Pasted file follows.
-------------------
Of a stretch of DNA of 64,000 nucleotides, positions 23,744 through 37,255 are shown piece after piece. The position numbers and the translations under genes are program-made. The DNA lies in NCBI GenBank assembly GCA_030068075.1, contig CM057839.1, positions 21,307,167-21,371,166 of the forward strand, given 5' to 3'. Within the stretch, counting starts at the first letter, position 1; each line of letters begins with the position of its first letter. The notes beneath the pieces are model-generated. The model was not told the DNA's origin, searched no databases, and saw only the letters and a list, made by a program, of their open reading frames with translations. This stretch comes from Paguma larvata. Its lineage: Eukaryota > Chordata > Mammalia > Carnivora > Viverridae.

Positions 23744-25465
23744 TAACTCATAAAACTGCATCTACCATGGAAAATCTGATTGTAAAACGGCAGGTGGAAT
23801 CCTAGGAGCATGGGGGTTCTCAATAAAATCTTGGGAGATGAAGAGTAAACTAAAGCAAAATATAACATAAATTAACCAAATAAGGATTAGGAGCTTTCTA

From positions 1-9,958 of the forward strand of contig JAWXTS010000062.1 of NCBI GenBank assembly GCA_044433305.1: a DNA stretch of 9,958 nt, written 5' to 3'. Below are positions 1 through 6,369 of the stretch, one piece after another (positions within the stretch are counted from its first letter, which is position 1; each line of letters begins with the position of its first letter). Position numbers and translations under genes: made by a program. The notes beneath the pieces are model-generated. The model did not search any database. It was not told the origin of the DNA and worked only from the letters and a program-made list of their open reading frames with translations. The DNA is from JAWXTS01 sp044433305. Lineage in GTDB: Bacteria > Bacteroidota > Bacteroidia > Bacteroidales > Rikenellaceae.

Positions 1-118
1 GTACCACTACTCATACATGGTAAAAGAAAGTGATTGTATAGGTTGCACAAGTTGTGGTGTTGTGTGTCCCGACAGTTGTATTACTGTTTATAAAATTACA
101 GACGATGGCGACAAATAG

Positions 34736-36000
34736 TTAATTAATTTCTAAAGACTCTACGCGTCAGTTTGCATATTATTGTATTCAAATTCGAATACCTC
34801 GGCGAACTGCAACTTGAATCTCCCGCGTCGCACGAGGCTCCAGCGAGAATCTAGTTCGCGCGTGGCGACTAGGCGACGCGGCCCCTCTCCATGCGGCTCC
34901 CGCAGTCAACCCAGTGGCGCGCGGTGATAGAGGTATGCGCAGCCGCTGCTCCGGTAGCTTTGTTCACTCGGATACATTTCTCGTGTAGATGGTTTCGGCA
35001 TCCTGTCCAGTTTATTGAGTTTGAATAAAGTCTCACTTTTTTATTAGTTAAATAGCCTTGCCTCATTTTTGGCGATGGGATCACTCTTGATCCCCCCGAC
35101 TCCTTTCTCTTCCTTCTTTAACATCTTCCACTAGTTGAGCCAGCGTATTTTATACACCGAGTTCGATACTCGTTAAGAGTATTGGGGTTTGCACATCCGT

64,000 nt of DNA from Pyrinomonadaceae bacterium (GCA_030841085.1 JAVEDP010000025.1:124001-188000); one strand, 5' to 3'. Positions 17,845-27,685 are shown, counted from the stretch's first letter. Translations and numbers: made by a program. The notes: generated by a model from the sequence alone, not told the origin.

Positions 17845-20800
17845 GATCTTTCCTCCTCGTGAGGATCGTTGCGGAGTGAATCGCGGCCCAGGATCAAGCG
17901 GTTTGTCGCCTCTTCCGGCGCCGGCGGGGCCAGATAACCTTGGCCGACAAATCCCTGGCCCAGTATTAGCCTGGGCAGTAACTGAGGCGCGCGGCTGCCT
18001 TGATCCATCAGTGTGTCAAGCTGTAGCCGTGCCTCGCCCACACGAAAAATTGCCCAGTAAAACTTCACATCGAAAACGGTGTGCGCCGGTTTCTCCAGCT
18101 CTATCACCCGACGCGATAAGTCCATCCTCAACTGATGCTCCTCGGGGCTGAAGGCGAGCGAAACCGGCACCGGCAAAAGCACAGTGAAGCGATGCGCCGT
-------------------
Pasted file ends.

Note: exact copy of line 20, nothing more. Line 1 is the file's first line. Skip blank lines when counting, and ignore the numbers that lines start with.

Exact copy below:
18101 CTATCACCCGACGCGATAAGTCCATCCTCAACTGATGCTCCTCGGGGCTGAAGGCGAGCGAAACCGGCACCGGCAAAAGCACAGTGAAGCGATGCGCCGT